Our director and co-founder, Adam Watson, recently shared his thoughts with FE News about how technology can not only help to keep the education sector’s operations running smoothly, but how it can also have a positive and empowering impact on schools’ facilities management and HR teams.
If you missed the original article, catch up here…
A shock to the education system
Looking back over the last 12 months, there have been many challenges facing the education arena, and one of the main realisations – cemented by the numerous lockdowns – has been that technology and staff need to work together to keep the education ship sailing.
As the Prime Minister announced that schools and colleges would close their doors to pupils, many institutions quickly recognised that the infrastructure to effectively deliver lessons remotely wasn’t in place.
Those education establishments which had invested earlier on in technology made a smoother transition to the virtual model, while those that hadn’t were left experiencing a great sense of ‘what next?’ and increased volumes of unengaged children and parents.
Adaptability and agility were – and continue to be – more important than ever, to keep the learning machine operating efficiently.
But while schools’ on-site operations were drastically scaled down, they didn’t all simply close down – remaining open for children of key workers and other special educational needs. The buildings and systems still required looking after – such as maintenance, compliance, policies, risk and asset management, and HR – and this needed boots on the ground to make this possible, as not all sites had tech in place for the more ‘behind the scenes’ workings.
Harnessing technology as an enabler
When it comes to ‘engine room staff’, such as those in administration, facilities management, or HR, they can be compared to the naval team that keeps a ship – the school or college – sailing smoothly. And without these experts, the vessel wouldn’t be able to safely navigate waters every day.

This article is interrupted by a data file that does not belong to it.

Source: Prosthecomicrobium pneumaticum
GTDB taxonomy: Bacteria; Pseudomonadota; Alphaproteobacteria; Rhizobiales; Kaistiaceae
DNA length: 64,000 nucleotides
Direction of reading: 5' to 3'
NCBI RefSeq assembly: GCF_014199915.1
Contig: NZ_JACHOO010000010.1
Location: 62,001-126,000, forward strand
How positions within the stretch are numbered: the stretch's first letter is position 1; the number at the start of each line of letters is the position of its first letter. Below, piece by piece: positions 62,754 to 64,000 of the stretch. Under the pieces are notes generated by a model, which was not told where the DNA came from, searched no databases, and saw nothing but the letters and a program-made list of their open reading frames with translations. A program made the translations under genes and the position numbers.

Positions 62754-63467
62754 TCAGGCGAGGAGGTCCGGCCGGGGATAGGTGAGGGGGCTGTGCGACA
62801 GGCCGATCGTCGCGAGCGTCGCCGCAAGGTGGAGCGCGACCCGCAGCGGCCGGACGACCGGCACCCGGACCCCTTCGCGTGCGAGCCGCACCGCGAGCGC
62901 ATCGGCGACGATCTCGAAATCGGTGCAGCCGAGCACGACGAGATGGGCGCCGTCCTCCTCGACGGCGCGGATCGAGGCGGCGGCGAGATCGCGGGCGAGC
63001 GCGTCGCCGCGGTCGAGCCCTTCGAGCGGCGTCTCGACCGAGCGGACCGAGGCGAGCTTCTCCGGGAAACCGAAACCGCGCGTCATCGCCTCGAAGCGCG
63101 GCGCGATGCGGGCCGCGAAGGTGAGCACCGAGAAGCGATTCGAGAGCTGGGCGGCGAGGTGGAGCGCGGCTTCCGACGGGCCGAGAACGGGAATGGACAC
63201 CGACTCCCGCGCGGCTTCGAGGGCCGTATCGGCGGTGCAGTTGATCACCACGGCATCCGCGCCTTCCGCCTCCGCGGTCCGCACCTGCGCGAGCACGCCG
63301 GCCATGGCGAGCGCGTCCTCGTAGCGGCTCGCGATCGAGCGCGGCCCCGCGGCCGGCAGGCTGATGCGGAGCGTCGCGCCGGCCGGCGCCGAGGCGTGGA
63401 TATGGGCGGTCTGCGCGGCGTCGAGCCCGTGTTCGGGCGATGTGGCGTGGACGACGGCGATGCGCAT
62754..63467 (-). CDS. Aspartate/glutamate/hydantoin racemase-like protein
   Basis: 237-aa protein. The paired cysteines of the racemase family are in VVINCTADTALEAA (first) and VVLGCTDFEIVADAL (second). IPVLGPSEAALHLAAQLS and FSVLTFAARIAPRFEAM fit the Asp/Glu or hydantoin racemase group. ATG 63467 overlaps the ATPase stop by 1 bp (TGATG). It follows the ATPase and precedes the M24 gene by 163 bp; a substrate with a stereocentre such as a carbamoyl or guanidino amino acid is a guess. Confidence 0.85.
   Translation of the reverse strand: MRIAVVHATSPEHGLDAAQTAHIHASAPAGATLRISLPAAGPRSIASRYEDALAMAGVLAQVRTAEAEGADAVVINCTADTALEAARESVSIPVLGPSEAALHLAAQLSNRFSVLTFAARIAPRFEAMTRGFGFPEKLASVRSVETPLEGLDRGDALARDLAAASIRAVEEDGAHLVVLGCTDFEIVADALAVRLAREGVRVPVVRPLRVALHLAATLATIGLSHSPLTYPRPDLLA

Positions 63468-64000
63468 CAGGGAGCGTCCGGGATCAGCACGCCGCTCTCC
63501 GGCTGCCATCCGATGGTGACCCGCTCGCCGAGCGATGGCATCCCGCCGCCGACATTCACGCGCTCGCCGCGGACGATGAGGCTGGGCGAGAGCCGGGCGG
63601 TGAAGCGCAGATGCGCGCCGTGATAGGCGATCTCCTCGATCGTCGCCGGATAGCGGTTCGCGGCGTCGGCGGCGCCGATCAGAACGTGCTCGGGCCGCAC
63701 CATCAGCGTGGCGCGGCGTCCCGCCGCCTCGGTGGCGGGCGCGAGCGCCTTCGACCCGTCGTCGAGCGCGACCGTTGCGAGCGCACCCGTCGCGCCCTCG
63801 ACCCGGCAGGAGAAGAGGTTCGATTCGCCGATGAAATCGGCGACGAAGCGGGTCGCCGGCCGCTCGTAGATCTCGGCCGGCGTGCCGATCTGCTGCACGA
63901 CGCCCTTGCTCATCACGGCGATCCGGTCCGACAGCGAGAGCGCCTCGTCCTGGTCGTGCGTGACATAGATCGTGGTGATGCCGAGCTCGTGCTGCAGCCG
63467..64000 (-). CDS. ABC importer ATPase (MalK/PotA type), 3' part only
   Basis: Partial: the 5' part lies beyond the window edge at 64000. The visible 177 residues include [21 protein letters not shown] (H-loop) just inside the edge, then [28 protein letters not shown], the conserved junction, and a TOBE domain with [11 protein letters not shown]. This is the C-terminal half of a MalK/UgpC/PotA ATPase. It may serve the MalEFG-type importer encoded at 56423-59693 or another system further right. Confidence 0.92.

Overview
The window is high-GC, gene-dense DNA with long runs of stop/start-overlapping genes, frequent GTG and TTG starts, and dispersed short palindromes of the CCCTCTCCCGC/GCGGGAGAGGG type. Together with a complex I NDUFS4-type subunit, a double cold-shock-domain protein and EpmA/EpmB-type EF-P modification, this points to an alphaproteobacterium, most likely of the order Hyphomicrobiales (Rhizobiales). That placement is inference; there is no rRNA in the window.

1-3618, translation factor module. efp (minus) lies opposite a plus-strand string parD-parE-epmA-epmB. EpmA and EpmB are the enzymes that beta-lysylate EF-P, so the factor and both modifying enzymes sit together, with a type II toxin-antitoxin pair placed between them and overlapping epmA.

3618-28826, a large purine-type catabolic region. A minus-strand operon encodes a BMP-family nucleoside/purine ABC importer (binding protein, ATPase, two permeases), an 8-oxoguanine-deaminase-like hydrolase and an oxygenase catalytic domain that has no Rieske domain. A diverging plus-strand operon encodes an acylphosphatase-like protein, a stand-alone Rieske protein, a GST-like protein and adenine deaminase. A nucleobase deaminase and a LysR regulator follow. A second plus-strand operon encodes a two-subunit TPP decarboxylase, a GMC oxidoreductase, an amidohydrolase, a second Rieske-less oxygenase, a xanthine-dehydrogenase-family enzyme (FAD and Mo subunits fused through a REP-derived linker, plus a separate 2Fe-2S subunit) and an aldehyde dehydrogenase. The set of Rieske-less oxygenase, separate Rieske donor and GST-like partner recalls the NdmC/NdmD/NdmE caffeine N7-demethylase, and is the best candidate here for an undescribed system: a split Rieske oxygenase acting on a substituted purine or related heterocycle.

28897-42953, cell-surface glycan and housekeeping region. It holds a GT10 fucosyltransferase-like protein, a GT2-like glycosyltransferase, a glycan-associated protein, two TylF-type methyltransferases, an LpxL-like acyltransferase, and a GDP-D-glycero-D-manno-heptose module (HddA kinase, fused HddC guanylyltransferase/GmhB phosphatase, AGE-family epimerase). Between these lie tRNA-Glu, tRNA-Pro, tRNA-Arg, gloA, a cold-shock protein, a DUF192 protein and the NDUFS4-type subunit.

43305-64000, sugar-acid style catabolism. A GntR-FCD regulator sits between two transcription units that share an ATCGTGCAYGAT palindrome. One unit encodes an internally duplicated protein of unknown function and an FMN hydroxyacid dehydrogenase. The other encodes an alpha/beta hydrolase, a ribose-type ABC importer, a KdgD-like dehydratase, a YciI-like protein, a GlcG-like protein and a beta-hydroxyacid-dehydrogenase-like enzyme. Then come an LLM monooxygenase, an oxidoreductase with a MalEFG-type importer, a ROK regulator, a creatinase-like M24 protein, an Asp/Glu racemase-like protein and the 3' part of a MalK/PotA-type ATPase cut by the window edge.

Much of the discussion around tech adoption in education defaults to online learning platforms and conferencing tools, but also having savvy, time-saving systems in place for site and staff management means that the overall learning environment thrives.
Taking HR as an example, in many institutions, the headteacher still plays a highly active role in authorising staff absences, and while there’s no immediate issue with this, more often than not, the authorisation trail is either paper based or logged on multiple email communications.
As a result, this is not only incredibly time consuming for HR staff and senior leadership teams alike, but it also removes a core element of real-time visibility – making it impossible to identify leave trends and implement strategies which help to reduce absences.
When centralised digital solutions are introduced, which allow employees to update their personal information records, request leave, view policies and their training modules, and track their KPI progress, this can drastically reduce the administrative burden on HR teams and help to minimise data errors — thereby creating a seamless communication platform which empowers staff and makes them feel more supported by their employer.
And these same plusses are also there for school business managers (SBMs) and facilities management teams who are tasked with keeping the school and colleges safe and compliant throughout the year.
For multi-academy trusts (MATs), this presents even more advantages, as all sites and employees can be viewed, managed, and compared from a single system.
Embracing change for long-term gain
If we think of a school as a four-sliced pie made up of funding, resource, systems and processes, the only sections which institutes can control themselves are the latter two – how they do things and what measures and/or technology they have in place to enable this.